Contrarians At The Gate
John Mauldin's Outside the Box

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This week's letter is from John P. Hussman, Ph.D., President of Hussman Investment Trust. John manages the Hussman Strategic Total Return Fund - HSTRX and the Hussman Strategic Growth Fund - HSGFX and writes his Weekly Market Commentary.

Following are two recent Weekly Market Commentaries that touch on contrarian investing and price movements in the markets. Last week, James Montier told us that to succeed in investing you need to take a contrarian approach, but Hussman says "not so fast," and that always being contrarian may not be the best idea. Sometimes it is a good idea to go along with the crowd.

In the second part, Hussman explores a common belief, seen everyday in the media, that money moves into and out of the markets. However for every seller there is a buyer and the movement of markets is based on perceived value rather than money flows. As always Hussman has some interesting insights and that is why these were picked for this week's Outside the Box.

- John Mauldin

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Contrarians At The Gate

Contrarian Bandwagons
By John P. Hussman, Ph.D.
January 23, 2006

One of the challenges of investing is when to move with the crowd and when to move against it. While it's taken as common wisdom that contrarian investing (placing trades that are on the opposite side of the "crowd") is a profitable strategy in the long run, the historical evidence suggests that a persistently contrarian approach - jumping on the contrarian bandwagon, so to speak - isn't always optimal.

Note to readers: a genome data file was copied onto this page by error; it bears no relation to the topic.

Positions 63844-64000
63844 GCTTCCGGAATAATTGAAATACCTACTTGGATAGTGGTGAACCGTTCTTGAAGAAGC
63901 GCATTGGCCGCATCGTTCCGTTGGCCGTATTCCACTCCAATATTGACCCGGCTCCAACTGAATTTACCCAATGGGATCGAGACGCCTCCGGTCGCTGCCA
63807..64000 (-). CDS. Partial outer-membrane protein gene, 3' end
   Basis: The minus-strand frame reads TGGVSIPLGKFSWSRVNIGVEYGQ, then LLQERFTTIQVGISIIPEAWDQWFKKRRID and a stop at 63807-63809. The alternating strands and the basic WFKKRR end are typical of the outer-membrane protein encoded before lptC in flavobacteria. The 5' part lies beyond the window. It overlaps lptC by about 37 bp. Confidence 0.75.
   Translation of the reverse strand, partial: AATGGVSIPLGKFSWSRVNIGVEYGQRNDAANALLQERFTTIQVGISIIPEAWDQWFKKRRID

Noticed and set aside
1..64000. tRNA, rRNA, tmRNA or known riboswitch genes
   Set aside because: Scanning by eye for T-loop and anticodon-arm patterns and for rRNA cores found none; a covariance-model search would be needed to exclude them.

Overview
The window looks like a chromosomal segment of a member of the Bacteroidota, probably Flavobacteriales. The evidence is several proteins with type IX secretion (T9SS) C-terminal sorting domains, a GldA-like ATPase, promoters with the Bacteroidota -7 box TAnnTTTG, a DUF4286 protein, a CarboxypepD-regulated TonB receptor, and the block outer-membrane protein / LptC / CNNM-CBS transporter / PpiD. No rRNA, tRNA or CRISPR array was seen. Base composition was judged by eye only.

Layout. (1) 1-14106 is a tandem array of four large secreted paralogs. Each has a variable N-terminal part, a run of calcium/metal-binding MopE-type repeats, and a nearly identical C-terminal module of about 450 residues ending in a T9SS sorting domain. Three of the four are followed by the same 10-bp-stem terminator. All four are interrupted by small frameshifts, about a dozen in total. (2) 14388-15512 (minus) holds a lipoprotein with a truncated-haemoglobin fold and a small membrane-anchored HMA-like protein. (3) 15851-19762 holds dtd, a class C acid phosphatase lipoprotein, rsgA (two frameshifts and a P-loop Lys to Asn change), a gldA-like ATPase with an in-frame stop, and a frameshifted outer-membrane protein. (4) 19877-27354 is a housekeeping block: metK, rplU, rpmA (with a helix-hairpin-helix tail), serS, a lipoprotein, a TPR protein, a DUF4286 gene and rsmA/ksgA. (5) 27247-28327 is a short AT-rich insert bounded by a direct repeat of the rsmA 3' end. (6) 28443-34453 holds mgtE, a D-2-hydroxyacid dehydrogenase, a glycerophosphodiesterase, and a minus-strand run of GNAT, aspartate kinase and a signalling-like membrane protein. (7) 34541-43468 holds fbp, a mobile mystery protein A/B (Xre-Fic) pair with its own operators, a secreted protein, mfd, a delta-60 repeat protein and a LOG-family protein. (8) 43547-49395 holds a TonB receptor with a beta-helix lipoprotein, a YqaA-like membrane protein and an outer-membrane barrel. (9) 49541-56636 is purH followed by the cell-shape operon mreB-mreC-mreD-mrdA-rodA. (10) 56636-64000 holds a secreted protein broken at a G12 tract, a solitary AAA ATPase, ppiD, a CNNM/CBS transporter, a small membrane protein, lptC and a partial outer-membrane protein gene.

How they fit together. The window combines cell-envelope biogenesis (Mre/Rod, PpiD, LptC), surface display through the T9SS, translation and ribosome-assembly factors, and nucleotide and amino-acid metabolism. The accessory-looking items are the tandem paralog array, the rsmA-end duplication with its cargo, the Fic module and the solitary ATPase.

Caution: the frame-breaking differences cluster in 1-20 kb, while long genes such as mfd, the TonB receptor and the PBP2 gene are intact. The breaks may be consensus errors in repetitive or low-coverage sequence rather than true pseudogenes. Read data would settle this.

In fact, the data tend to show that big spikes in bullish sentiment occur near the beginning of most bull markets, and that this broad bullish sentiment is on the whole, correct. As I've noted before, the most useful contrarian signals are not based on high bullishness alone, but on high bullishness that occurs when the intermediate-term performance of the market (say, over the prior 6 months) has been relatively tame. From that standpoint, the latest 57.3% bullish percentage reported by Investors Intelligence seems excessive.

The January issue of Science includes an article on bounded rationality in economic games, and has interesting implications about contrary investing. Economists Colin Camerer and Ernst Fehr explain that "strategies are complements if agents have an incentive to match the strategies of other players. Strategies are substitutes if agents have an incentive to do the opposite of what the other players are doing." (For some reason, we economists like to call normal people "agents"... we tend to call agents "spies").

A contrarian investment strategy is a "substitute" strategy. Games that favor this sort of strategy are ones where a limited number of rational individuals can produce rational-looking outcomes even if not all the other players are rational. In contrast, when a game favors complementary strategies, "a small number of irrational individuals may cause outcomes that are completely at odds with the rational model."